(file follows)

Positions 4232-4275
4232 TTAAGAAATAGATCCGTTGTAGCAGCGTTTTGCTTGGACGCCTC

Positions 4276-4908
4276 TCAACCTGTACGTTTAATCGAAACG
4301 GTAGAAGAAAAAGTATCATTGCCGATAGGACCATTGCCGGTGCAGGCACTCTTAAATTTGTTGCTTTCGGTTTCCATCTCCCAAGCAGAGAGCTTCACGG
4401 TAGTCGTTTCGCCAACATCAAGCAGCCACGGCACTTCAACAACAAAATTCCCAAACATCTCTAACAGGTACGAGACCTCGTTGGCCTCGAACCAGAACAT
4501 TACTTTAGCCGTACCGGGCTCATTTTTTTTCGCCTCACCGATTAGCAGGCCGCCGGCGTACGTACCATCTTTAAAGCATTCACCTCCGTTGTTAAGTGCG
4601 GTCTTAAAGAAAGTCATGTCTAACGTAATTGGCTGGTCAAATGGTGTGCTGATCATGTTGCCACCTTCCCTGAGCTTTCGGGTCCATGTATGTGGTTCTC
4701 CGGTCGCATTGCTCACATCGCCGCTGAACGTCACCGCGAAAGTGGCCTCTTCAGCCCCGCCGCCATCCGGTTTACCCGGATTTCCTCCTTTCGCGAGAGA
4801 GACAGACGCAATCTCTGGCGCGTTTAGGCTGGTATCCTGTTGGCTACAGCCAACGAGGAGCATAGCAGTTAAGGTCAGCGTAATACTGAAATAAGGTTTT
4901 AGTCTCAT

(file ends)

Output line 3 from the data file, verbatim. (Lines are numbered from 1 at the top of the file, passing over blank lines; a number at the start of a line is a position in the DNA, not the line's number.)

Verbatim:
Positions 4276-4908